Knitting in Gratitude

My recent prayers have been colorful and, frankly, rather woolly. They are relatively quiet, except for the clickety clack of knitting needles crossing paths. As my fingers form fiber into garment, prayers make themselves known. My concentration is on the pattern I am knitting, and I do not consciously form these prayers. They are shaped slow and steady, from the same love that motivates me to knit in the first place.

Knitting starts in the imagination. Sometimes a garment appears in my mind and I want to find out how I could craft it, so I go in search of a pattern. Other times, while browsing in the yarn shop a particular color or pattern will catch my eye and I will feel unable to resist taking it home.

Without fail, when I am in a yarn shop gazing at and tenderly handling fibers, I become overwhelmed with awe. I will feel my heart swell in amazement. The fibers, after all, came from a creature—sheep, goat, llama, rabbit. Somehow, at some point in time, humans figured out how to shear a sheep, wash the wool, spin it into yarn, and knit yarn into garments. The gift of the fiber, and the knowledge of how to create it, astound me.

I am constantly aware that the animals that provide this special gift of fiber are not treated as well as they should be by all of their caretakers. I seek out fiber merchants who are concerned about the source of their merchandise, and I spread the word where I can that animals need to roam freely, to eat pesticide-free food, to remain with their young. When I pick up a skein of yarn, all of this runs through my head: a prayer of gratitude, and of commitment to work for improvement of farming conditions.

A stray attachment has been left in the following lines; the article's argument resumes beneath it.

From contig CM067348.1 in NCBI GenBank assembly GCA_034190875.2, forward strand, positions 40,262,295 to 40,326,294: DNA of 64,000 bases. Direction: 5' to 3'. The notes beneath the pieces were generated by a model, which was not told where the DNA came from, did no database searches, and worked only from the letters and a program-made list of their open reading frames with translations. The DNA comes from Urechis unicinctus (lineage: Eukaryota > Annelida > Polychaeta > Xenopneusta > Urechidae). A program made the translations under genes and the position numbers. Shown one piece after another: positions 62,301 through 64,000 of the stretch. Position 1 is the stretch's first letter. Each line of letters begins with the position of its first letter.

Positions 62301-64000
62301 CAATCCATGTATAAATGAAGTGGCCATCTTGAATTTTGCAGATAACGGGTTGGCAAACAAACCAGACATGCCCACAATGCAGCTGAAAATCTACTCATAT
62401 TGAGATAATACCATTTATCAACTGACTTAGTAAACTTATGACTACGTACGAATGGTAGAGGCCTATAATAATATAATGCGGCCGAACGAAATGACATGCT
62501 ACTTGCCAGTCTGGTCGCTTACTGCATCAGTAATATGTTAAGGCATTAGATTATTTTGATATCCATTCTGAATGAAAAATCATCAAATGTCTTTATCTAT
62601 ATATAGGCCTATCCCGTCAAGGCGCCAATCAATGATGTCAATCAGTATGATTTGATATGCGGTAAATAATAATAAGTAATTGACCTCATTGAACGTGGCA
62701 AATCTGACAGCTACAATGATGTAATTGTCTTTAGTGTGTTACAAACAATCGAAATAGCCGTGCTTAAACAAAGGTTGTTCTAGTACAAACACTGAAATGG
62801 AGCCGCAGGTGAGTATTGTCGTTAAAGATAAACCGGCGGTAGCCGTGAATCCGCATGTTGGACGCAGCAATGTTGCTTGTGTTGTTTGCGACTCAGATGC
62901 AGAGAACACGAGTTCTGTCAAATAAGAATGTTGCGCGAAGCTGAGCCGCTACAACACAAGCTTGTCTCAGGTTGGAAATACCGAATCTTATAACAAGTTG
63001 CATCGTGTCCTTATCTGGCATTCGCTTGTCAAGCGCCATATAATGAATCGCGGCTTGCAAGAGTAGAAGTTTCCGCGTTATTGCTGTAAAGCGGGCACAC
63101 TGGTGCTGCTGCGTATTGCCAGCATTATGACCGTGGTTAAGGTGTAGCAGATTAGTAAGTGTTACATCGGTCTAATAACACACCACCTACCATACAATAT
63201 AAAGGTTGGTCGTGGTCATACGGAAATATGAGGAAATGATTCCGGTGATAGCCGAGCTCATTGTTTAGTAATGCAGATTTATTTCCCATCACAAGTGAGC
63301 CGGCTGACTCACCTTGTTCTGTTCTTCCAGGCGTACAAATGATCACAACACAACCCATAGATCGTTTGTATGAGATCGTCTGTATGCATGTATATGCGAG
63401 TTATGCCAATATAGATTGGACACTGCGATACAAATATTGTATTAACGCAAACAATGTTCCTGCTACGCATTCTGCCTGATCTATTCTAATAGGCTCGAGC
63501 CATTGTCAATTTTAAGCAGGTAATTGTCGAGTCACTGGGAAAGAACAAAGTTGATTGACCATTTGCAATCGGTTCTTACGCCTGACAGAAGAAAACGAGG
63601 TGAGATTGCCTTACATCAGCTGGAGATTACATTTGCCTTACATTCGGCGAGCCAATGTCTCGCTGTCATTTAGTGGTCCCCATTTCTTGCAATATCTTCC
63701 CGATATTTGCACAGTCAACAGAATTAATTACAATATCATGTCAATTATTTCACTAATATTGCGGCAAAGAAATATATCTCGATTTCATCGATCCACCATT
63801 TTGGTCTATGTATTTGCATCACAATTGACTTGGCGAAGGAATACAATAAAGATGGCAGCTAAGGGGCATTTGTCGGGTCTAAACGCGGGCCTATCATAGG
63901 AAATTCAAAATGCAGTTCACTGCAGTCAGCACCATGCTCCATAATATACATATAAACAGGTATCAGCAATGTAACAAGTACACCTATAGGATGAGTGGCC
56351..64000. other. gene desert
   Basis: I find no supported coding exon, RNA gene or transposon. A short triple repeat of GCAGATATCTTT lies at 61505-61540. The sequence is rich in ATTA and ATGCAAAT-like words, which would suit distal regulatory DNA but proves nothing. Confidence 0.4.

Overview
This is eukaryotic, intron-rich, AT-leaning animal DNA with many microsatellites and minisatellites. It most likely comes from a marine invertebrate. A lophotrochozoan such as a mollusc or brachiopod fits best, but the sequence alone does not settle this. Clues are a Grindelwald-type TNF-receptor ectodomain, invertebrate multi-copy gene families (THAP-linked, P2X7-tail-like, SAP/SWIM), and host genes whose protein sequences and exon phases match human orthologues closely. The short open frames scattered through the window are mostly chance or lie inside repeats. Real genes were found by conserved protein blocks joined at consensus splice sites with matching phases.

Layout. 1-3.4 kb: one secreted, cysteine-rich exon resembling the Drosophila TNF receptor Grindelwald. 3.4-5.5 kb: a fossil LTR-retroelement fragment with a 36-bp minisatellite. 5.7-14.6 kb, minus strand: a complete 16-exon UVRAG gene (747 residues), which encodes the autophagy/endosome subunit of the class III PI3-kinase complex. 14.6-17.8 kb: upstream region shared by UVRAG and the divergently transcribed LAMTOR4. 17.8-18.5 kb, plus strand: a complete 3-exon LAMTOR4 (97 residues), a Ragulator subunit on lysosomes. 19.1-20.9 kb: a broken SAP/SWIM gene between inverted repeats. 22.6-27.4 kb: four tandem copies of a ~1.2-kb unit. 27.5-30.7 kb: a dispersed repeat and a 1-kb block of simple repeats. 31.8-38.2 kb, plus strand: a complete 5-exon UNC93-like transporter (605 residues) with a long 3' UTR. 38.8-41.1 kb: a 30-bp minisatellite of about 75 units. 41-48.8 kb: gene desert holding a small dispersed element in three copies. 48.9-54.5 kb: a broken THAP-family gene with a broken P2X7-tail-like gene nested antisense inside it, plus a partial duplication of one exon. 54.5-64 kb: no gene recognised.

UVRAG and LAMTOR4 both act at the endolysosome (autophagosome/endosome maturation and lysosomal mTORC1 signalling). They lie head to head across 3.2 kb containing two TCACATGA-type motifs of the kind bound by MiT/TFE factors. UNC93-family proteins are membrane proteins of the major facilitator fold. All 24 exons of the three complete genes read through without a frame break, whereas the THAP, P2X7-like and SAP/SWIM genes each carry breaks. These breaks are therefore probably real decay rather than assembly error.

Once at home with my pattern and fresh yarn, I settle down to knit. I cast on my stitches, again feeling gratitude for the fiber, the animals, a shopkeeper who was my willing teacher. If I am lucky, thoughts of household chores and other distractions will fall away as the rhythm of the knitting takes over. I can concentrate on the sensual pleasure of color and fabric in my hands.

While working on a blanket for a friend who was expecting her first child, I realized something else was happening. I was knitting prayers. The blanket, intended for physical warmth, took on symbolic proportions. "May this child always feel held in the warmth of his family’s love, and the loving embrace of God. May this child never lack for physical nourishment. May the Holy Spirit watch over and bless my friend while she is in labor, and while she strives to do the right thing for her offspring." These prayers, and many more, flowed from my heart through my fingers as I continued to knit. The prayers came unbidden, from my center, from a place of my deep gratitude.

It was a humbling experience. As I sent that blanket in the mail to my friend, I was glad to have found a way to make my values tangibly manifest. In a world on fast-forward, Spirit showed me the need to sit down, to use my hands and heart. Thanks to the sheep, I was able to be a co-creator. I received gifts of the Holy Spirit both wondrous and woolly.

Lisa Rand

Lisa Rand, an attender of Central Philadelphia (Pa.) Meeting, is assistant editor of Friends Journal and a teaching assistant at Germantown Friends School.